A UVM economics professor presented a study to the Burlington City Council April 11 showing differences in how races are treated by Burlington police officers.
Stephanie Seguino, a professor at UVM since 2007, has released three previous reports on this subject for various Vermont agencies, and has been working on this report, to be released April 27, with Cornell University professor Nancy Brooks since early January, Seguino said.
“Ultimately, behavior is very related to culture in a department,” Seguino said. “Racial disparities can be tolerated or even encouraged within a department.”
The study focuses on anti-Black bias, she said.
“The rate at which blacks are ticketed is always higher than the rate at which whites are ticketed,” Seguino said at the city council meeting.
African-Americans make up 4.5 percent of the Burlington population, but were 18.8 percent of those pulled over by police officers for investigatory stops, according to the presentation.
In investigatory stops, a police officer pulls someone over because they may be suspicious of a civil offense, but have no hard evidence before pulling them over.
Brooks and Seguino focused their study on this type of stop, as it gives police officers the most freedom of whom to stop and whom to search, Seguino said.
“That stop in particular is more likely to be a strong indicator of racial bias in the police officer,” she said.
Black drivers are 2.5 times more likely to be searched than white drivers, according to Seguino’s presentation.
“Racial disparities within the Burlington Police Department is particularly severe among black males,” Seguino said at the meeting.
“We are trying to offer data and analysis of data as a way to help police depts reduce disparities.”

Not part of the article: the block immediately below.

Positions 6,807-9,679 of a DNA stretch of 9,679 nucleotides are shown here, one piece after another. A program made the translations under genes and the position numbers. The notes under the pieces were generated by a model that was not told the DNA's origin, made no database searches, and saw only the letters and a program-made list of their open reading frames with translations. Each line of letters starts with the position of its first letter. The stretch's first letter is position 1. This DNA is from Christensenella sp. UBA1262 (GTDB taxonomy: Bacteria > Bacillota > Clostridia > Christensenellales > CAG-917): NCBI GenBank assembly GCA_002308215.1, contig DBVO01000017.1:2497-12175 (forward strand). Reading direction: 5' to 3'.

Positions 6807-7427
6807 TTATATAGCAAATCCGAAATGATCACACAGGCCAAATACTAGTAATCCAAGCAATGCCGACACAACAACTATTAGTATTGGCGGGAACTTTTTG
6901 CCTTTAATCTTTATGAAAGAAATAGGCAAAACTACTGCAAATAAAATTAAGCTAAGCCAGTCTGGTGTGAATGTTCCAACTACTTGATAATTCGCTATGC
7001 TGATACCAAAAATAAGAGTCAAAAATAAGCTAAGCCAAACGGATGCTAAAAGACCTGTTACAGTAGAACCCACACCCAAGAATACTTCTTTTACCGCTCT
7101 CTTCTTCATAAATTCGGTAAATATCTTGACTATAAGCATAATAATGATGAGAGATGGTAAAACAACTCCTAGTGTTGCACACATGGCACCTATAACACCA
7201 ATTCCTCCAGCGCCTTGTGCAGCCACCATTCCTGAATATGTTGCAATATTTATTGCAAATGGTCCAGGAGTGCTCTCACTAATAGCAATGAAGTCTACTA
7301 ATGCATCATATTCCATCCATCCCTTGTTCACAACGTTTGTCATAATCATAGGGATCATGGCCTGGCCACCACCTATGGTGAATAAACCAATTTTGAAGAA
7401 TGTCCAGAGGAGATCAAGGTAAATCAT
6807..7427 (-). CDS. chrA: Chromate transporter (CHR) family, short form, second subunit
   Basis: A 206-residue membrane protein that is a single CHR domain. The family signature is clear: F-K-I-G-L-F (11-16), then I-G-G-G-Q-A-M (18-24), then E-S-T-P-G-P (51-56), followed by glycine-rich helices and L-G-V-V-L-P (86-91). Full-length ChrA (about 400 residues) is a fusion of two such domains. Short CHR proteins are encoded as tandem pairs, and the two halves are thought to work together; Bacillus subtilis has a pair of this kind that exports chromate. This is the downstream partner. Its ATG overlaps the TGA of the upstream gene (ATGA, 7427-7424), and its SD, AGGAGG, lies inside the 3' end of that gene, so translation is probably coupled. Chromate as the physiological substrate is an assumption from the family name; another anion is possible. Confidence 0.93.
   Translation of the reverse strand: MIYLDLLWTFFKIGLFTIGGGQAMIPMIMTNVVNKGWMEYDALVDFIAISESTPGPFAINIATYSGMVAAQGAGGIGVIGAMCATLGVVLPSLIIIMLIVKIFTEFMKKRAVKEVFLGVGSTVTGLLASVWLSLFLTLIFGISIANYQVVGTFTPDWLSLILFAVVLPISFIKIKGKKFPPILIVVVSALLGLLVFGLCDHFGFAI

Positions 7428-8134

“We are not trying to punish people or disparage people,” Seguino said. “We are trying to rationally explore what is a complicated but pervasive problem in a lot of police departments.”
The study is mostly policy research, Seguino said. That is why it was presented to the city council, because it is an oversight institution of the police department, she said.
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“For me the takeaway is that Burlington and the state of Vermont need to do better,” Ward 1 city councillor Sharon Foley-Bushor said at the city council meeting. “Having this tracking and having this presented to us on an annual basis is incredibly helpful.”
At the city council meeting, Chief of Police Brandon del Pozo was asked by the city council members for a general response to the presentation. He said he found the differences between drivers receiving warnings and drivers receiving summons to be most troubling.
“I think a person rolling through a stop sign or changing a lane without signalling, regardless of their race, deserves a warning or ticket at an equal rate,” del Pozo said at the meeting.
As for the rate of drivers being searched, del Pozo said from 2012 to 2015 there were only 52 accounts of African-American drivers being searched by Burlington police officers, and each account had probable cause. Because of this, he said it might be possible police officers don’t stop white people enough.
“I don’t accept that the smell of marijuana emanates from black drivers’ cars more than white drivers’ cars percentage-wise,” del Pozo said. “This is Vermont.”
Del Pozo also said Seguino has been invited to do the same presentation in front of his supervisors at the police department.
Last month, Burlington police officers were able to see their own data and their own performance for the first time ever, which will give them a chance to reflect on their car-stop decisions, del Pozo said.
“I’m more troubled by the thousands of motorists who do or don’t receive warnings rather than the one person a month who is searched for probable cause, although I do really want to look at that disparity as well,” he said.
Seguino said she suggested the departments develop a warning system.
“It’s a very hard road to travel to reduce police disparity,” Seguino said.
She said it is especially difficult because it is an all-white police force.